Hetrick doesn’t believe the program benefits residents in the long run.
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“At the end of five years, when the business is paying its 100 percent, none of us get lower taxes,” she said. “It is all just piled on the residents. We make up the difference for the entire five years and then keep paying forever.”
For commercial property owners, the program is a sweet incentive that can help them grow their business.
Matt Blatt Kia, a car dealership on the Black Horse Pike, is in the first year of its second tax-abatement agreement with the township for an expansion of the business. The first agreement was granted when it was built in 2009.
Owner Roy Greenblatt said he didn’t know whether they would have expanded without the program.
“For saving money, it’s a benefit to us,” Greenblatt said. “We’ve added eight employees already.”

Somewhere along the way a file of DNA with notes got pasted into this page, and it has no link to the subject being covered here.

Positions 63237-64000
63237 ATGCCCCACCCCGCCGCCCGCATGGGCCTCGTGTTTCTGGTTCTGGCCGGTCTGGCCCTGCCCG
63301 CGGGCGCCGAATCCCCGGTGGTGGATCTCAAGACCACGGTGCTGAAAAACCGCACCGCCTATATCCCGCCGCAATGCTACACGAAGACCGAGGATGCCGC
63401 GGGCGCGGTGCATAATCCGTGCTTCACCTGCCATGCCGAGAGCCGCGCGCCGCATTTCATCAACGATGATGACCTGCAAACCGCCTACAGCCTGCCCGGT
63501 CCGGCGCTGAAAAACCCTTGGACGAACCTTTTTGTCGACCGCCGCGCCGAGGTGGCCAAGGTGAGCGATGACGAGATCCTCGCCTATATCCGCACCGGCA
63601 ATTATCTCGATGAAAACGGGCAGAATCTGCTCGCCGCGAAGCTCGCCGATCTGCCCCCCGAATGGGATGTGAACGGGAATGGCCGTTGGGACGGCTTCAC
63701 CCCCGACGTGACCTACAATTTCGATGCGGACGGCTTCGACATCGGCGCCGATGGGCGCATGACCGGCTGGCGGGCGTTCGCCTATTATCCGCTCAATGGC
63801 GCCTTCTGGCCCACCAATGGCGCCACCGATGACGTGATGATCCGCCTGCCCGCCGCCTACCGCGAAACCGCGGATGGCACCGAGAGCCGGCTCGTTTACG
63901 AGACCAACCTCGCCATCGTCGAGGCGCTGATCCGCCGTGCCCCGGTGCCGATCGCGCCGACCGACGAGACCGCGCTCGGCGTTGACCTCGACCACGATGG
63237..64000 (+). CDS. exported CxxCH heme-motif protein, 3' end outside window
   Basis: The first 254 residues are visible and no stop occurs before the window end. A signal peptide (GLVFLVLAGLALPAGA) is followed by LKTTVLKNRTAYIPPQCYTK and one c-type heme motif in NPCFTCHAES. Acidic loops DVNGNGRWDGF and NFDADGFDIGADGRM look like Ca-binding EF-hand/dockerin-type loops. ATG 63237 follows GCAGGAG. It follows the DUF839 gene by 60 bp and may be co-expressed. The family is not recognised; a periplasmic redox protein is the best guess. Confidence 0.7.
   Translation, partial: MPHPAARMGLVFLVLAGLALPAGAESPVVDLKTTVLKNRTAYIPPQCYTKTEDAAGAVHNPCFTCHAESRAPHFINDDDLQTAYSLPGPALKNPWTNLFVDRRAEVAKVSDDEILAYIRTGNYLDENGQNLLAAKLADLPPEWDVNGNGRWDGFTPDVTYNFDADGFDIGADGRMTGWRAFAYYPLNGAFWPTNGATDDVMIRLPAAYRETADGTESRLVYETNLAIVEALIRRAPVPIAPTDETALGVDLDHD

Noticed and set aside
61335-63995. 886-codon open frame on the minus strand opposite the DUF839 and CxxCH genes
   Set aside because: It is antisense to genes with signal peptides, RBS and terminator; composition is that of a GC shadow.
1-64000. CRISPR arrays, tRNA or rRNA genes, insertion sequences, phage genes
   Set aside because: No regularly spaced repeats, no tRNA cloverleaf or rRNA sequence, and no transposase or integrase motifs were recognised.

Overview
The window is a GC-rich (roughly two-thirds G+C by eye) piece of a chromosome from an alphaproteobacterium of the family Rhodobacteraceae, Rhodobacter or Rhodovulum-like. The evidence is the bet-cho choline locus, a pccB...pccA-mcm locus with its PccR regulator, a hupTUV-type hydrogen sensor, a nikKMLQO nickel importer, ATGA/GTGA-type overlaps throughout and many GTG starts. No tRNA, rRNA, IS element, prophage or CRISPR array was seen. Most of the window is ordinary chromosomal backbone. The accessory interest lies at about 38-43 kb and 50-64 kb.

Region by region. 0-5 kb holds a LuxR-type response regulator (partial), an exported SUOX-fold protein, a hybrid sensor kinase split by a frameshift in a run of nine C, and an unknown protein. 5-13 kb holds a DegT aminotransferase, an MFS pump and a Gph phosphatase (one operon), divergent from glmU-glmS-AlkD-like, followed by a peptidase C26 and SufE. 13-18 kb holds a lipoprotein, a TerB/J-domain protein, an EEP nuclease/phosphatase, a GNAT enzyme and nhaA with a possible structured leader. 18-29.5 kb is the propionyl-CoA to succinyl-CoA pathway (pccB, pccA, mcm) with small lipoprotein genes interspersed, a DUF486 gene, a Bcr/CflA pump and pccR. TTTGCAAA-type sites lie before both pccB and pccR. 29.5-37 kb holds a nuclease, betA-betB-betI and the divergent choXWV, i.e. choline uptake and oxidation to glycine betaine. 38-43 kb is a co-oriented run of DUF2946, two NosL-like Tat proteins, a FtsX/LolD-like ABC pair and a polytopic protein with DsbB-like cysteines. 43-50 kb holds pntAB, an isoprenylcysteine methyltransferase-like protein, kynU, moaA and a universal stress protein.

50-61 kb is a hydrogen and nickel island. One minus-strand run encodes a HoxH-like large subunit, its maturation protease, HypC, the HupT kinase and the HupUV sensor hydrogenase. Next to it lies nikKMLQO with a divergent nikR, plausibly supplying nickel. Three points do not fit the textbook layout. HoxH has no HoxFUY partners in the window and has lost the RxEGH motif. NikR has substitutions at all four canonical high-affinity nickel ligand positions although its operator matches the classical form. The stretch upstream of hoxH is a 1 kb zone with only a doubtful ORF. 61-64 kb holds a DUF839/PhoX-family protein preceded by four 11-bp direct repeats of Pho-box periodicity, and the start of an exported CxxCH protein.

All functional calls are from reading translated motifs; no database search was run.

Meanwhile, the township’s school board recently complained about not receiving any benefit from the abatement program.
“Currently, the township keeps all of these funds and shares nothing with the schools, making our difficult financial situation that much worse,” school board President Pete Castellano said at a recent Township Committee meeting.
The Economic Development Commission recommended adopting a tax-abatement program to the Township Committee as a way to stop losing commercial properties to other municipalities, township Administrator Peter Miller said.
“Pleasantville was designated a UEZ (Urban Enterprise Zone), and towns such as Millville and Winslow, among others, had tax-abatement programs already in place,” Miller said. “These programs in other municipalities resulted in over 100,000 square feet of commercial property owners/lessors leaving Egg Harbor Township for those municipalities who had tax-abatement programs.”
Miller cited Kramer Beverage, a business that moved to Winslow Township, Camden County, to take advantage of its tax breaks a year before the township adopted its abatement program.
In the past nine years, the township has collected $3.59 million in tax-abatement payments, which was used as revenue to reduce the tax levy, Miller said.